Book value definition

What is book value?

Book value, or net book value, is the term used to describe how much a business or asset is worth according to its financials. For businesses, it is the total value of tangible assets minus liabilities. And for assets, it is the amount that was paid for the asset minus depreciation – which is the decline in an asset’s value due to market conditions.

Difference between book value and market value

While book value reflects what a business is worth according to its financials (its books), market value is the worth of a company according to financial markets – also known as its market capitalisation. The calculation for market value is the current market price per share multiplied by the total number of outstanding shares.

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Book value example

To calculate the book value of a company, you would use the total amount of tangible assets and subtract the liabilities. For example, ABC Limited has CHF 320 million in assets and CHF 190 million in liabilities. In this case, the company’s book value will be CHF 130 million (CHF 320 million – CHF 190 million).

To determine the book value per share in the company, you would divide the book value by the number of shares in circulation. For example, CHF 130 million divided by 500,000 shares = CHF 260.

How do traders and investors use book value?

Book value is used by traders and investors to compare different companies, and to find undervalued or overvalued stocks. This is done by using the price-to-book (P/B) ratio, which assesses a company’s current market price against its book value.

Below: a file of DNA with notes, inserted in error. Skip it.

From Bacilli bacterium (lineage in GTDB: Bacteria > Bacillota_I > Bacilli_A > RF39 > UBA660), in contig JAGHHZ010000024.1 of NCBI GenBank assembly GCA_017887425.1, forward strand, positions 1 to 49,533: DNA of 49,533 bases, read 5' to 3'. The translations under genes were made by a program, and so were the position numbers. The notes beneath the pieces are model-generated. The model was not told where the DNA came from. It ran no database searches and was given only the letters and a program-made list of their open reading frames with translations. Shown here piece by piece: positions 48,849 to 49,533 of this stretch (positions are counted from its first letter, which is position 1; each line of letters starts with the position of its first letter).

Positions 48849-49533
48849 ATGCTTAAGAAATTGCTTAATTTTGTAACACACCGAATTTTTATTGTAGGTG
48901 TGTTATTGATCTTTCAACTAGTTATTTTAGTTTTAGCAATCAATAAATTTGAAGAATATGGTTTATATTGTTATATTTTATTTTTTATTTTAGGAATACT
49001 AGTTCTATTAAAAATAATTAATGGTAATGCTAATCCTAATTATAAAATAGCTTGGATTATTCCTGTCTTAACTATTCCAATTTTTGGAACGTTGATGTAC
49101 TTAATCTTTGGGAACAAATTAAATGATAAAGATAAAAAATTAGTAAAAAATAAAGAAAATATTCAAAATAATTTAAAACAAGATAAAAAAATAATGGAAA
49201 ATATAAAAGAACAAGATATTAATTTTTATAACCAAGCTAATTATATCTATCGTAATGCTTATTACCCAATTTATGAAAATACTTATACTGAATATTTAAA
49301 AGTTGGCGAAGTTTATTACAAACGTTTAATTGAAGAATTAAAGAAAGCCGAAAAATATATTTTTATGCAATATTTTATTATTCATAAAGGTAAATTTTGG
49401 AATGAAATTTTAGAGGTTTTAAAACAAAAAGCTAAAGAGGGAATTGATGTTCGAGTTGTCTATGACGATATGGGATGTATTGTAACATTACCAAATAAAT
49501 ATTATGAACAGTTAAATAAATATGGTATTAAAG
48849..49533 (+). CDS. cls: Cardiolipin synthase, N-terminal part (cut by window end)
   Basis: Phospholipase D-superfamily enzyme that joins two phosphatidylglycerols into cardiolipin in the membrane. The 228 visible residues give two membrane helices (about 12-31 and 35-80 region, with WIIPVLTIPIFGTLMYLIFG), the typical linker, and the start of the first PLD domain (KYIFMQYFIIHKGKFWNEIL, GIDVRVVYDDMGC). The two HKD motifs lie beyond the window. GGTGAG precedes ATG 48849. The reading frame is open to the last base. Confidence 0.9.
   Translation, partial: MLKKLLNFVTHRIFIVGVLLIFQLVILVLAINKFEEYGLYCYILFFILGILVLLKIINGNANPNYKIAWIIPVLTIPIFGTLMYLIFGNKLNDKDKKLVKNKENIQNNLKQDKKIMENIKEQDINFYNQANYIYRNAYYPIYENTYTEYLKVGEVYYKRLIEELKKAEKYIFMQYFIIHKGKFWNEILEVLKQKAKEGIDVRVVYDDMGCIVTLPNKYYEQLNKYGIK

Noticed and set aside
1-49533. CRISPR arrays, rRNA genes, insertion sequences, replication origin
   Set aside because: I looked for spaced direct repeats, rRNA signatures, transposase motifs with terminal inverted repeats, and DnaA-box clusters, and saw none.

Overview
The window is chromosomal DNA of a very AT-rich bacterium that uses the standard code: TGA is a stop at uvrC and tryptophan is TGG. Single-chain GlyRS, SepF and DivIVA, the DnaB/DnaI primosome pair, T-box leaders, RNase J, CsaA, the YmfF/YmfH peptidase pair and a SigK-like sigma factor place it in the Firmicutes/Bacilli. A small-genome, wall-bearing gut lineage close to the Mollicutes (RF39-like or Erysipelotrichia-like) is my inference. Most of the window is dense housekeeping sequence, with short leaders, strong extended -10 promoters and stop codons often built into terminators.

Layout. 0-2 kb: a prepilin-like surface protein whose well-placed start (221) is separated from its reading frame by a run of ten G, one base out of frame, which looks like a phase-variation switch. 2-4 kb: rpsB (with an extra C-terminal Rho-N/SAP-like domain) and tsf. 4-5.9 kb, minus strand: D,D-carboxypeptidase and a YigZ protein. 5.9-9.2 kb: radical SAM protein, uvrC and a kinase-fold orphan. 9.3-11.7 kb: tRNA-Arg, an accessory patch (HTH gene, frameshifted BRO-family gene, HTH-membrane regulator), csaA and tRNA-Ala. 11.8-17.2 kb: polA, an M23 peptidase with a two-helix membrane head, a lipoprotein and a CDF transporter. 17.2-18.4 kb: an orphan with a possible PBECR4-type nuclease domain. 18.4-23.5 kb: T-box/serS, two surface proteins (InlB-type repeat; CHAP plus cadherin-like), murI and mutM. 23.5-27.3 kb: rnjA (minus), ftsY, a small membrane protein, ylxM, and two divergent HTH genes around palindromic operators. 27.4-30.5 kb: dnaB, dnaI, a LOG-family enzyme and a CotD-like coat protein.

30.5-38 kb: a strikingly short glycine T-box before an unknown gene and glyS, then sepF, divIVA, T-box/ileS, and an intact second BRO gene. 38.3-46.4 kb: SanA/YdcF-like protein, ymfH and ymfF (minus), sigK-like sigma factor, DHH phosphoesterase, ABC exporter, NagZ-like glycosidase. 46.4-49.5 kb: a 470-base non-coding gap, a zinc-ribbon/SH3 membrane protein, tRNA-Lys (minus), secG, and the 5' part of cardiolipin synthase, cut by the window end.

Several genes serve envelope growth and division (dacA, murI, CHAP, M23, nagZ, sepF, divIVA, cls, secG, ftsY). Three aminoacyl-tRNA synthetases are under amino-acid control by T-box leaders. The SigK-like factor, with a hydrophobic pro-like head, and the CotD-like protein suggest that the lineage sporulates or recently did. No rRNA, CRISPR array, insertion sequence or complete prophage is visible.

To calculate the P/B ratio, you would simply divide the market price per share by the book value per share. Shares would be considered undervalued if the P/B ratio is lower than one, and overvalued if it’s significantly more than one.

Pros and cons of book value

Pros of book value

Using the book value calculation can show how much a business or asset is worth based on data, rather than on speculation or opinion. Therefore, it is considered a relatively accurate measure of value. This means it can be useful when trying to learn more about a company or find stocks at a fair price.

Cons of book value

Book value alone is not a definitive measure of value. This is because book value is ineffective at valuing intangible assets, such as intellectual property rights. For example, companies that develop software might be able to develop products for a relatively low cost, so the balance sheet might not reflect the true value of the assets. This could mean that the company’s shares trade at many times their book value but should not be considered overvalued.

Book value should therefore be used as a comparative measure (to compare assets and companies with one another).

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